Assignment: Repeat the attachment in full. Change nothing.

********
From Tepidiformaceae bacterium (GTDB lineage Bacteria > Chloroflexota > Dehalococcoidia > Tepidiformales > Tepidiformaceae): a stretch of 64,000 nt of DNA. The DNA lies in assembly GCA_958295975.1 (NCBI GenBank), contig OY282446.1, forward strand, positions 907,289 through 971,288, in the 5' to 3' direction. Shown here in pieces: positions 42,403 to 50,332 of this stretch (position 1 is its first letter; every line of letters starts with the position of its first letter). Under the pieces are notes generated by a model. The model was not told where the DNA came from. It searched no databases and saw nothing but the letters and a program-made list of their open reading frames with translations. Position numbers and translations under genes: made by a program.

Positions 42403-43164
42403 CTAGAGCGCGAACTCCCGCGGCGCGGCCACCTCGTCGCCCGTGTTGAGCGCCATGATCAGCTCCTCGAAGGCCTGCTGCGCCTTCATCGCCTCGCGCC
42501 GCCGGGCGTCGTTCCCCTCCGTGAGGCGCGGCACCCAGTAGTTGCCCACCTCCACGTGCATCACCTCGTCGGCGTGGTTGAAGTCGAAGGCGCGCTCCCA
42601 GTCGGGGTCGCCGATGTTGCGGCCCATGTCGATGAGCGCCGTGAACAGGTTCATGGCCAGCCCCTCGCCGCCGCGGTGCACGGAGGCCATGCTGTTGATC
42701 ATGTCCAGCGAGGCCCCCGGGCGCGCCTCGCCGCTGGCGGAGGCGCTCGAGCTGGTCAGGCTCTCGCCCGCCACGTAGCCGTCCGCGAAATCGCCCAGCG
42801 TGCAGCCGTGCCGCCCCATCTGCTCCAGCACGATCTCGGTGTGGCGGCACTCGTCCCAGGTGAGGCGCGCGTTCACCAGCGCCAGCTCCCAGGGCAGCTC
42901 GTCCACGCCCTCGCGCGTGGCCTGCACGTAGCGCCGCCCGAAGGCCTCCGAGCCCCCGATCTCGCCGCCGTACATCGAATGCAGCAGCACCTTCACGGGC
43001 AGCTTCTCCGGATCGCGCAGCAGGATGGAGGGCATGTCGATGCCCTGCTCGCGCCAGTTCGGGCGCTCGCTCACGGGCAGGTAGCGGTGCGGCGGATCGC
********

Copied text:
From Tepidiformaceae bacterium (GTDB lineage Bacteria > Chloroflexota > Dehalococcoidia > Tepidiformales > Tepidiformaceae): a stretch of 64,000 nt of DNA. The DNA lies in assembly GCA_958295975.1 (NCBI GenBank), contig OY282446.1, forward strand, positions 907,289 through 971,288, in the 5' to 3' direction. Shown here in pieces: positions 42,403 to 50,332 of this stretch (position 1 is its first letter; every line of letters starts with the position of its first letter). Under the pieces are notes generated by a model. The model was not told where the DNA came from. It searched no databases and saw nothing but the letters and a program-made list of their open reading frames with translations. Position numbers and translations under genes: made by a program.

Positions 42403-43164
42403 CTAGAGCGCGAACTCCCGCGGCGCGGCCACCTCGTCGCCCGTGTTGAGCGCCATGATCAGCTCCTCGAAGGCCTGCTGCGCCTTCATCGCCTCGCGCC
42501 GCCGGGCGTCGTTCCCCTCCGTGAGGCGCGGCACCCAGTAGTTGCCCACCTCCACGTGCATCACCTCGTCGGCGTGGTTGAAGTCGAAGGCGCGCTCCCA
42601 GTCGGGGTCGCCGATGTTGCGGCCCATGTCGATGAGCGCCGTGAACAGGTTCATGGCCAGCCCCTCGCCGCCGCGGTGCACGGAGGCCATGCTGTTGATC
42701 ATGTCCAGCGAGGCCCCCGGGCGCGCCTCGCCGCTGGCGGAGGCGCTCGAGCTGGTCAGGCTCTCGCCCGCCACGTAGCCGTCCGCGAAATCGCCCAGCG
42801 TGCAGCCGTGCCGCCCCATCTGCTCCAGCACGATCTCGGTGTGGCGGCACTCGTCCCAGGTGAGGCGCGCGTTCACCAGCGCCAGCTCCCAGGGCAGCTC
42901 GTCCACGCCCTCGCGCGTGGCCTGCACGTAGCGCCGCCCGAAGGCCTCCGAGCCCCCGATCTCGCCGCCGTACATCGAATGCAGCAGCACCTTCACGGGC
43001 AGCTTCTCCGGATCGCGCAGCAGGATGGAGGGCATGTCGATGCCCTGCTCGCGCCAGTTCGGGCGCTCGCTCACGGGCAGGTAGCGGTGCGGCGGATCGC